Of course, a very big influence of being Catholic happens every Sunday when we gather for the Eucharistic liturgy. Perhaps I will have some thoughts about that each week. There is actually a lot I could say about today, but I'll try to pick out one thing. The homily reminded me that we should not let possessions "own us," but should own them and use them to build the Kingdom of God. The presider also mentioned the poor, and how when we get wrapped up in taking care of our stuff, we can neglect those who don't have the stuff they need (well, I am paraphrasing).

So, those are thoughts to carry with me into the week. I like when the poor are spoken of. I like when a homily challenges me. If I get challenged enough, I might act. A person responding to the post on my first blog wondered why we needed "a vengeful, judging creature" to tell us what to do when we should just do it because it's the right thing. Of course, that is not how I see God. And I won't speak for any other person but myself: I know my selfish tendencies, and that I need some help, and quite a lot of it at times, to both see what the right thing is, and to do it.

Friday, July 30, 2010

Hail Mary

This morning even before I got out of bed, my thoughts turned for some reason to the "Hail Mary." Not typical for me to start the day with that particular prayer, but not unusual in the least, since it's one of the two most-recited prayers for Catholics.

I know some people have problems with the whole "Mary thing" in our faith. But really, anyone who has ever asked a friend to pray for him or her, and who believes in life after death, has what they need to understand why Catholics would ask Mary to "pray for us sinners." We've got a friend in the mother of Jesus.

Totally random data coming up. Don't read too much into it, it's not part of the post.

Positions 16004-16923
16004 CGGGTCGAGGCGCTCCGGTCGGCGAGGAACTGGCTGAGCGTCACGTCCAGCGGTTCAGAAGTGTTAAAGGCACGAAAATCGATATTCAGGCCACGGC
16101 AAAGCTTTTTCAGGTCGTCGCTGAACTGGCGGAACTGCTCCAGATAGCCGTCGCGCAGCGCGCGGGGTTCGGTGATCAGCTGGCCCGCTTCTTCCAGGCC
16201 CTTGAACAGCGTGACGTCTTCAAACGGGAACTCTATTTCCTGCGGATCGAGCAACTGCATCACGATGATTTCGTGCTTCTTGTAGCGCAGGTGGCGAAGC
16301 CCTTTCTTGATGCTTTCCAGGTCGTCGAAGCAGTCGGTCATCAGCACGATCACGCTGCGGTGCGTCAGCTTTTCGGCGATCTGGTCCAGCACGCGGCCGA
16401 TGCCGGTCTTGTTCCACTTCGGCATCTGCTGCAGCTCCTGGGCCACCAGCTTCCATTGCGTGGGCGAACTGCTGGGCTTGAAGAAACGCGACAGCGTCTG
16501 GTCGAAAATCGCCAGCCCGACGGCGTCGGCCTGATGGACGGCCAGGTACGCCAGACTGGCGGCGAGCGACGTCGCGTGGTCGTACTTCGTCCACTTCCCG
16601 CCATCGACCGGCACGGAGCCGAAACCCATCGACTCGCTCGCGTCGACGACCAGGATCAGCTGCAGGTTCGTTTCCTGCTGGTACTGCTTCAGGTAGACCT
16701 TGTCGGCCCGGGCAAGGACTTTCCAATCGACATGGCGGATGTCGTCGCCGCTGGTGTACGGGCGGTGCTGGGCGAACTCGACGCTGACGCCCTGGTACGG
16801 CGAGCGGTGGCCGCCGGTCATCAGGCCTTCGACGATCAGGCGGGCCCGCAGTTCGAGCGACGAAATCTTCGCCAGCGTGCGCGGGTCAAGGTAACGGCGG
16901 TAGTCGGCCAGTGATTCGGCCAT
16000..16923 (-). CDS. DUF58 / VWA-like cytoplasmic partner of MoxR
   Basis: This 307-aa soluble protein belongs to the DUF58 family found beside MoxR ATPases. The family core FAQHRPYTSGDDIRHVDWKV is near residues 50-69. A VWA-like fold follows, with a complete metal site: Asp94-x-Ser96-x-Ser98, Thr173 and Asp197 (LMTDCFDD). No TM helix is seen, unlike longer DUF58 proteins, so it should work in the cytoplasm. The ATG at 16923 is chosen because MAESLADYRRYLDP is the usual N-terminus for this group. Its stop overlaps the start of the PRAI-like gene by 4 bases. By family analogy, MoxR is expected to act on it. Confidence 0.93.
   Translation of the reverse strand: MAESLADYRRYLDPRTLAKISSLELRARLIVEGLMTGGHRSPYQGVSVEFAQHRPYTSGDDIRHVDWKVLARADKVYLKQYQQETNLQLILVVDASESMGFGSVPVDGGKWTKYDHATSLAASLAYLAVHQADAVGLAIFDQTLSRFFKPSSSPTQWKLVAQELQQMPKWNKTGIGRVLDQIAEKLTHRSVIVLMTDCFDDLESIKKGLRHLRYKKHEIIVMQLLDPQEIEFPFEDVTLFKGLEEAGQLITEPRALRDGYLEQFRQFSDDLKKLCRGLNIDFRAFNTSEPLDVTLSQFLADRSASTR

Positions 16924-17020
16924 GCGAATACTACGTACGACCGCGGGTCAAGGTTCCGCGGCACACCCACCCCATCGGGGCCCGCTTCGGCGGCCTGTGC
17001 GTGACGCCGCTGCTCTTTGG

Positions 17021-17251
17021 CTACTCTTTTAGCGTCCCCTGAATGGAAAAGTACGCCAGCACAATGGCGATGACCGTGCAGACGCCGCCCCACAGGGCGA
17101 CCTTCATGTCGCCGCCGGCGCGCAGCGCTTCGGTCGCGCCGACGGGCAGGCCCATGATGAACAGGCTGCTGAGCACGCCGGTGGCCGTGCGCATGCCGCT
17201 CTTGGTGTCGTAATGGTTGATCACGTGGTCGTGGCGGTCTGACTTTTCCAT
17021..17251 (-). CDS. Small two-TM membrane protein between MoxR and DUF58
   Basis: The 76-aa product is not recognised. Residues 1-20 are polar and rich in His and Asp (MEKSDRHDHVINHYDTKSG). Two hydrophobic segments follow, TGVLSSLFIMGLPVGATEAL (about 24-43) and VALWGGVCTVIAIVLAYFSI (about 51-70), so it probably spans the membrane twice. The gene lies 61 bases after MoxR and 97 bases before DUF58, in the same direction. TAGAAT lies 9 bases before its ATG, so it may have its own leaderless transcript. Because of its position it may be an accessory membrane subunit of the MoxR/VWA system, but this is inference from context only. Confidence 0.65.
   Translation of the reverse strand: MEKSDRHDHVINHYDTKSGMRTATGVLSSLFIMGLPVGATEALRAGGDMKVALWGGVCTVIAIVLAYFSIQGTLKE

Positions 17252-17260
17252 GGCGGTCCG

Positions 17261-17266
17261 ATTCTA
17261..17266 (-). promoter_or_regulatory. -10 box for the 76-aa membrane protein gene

Thursday, July 29, 2010

Ensemble rehearsal

Our group takes off for the month of July, but now we are back in business since the Sunday coming up falls in August. It's a small ensemble this week; the summer is not over and some folks have other places to be. As we plowed through a new song we are learning, I noticed a young woman with long blond hair sitting in the back of church, praying with elbows propped on the pew in front of her. Now, in most cases, if someone I don't know has entered the church, I am going to want to go over and say hi, and help that person find the meeting they are looking for in another building.

But she was praying. A little while later, a young man joined her, and prayed, and then they both left. A thought came to me about having seen a notice of some event that overlapped with our practice, so maybe they were passing time before or afterward. Got a little extra time? Let's go pray.

A while later, a married couple that I know entered the church. So many visits during one practice? Highly unusual. Now, in most cases, when someone I know has entered the church, I'm going to want to go over and say hi, and "Liz, I saw on Facebook that you were power-washing your deck. How did that go?"

But they were praying. (Well, and I was rehearsing, too). That conversation can wait.

So, there's a thing about being Catholic. An unlocked church is an invitation to pray.


Two days ago (but at night) I was sitting with my mom in a hospital ER cubicle. She has a rather large bruise, or what the hospital calls "contusion" on her side, the pain of which was what drove us both to be there. Minutes after my arrival, before the first of the cheerful swarm of caregivers entered the area to ask questions and probe possibilities, the hospital P.A. came and someone announced the end of visiting hours. But that was followed by something I did not expect: she announced that we would end the evening in prayer, continuing with words directed to God, none of which I can recall now. Immediately afterward my thought was, "oh, this is a Catholic hospital" (and then, "duh, Ann, St. John"). It was a moment of calm after my trip across town, and a reminder that the events of the evening were not unfolding without the notice of God.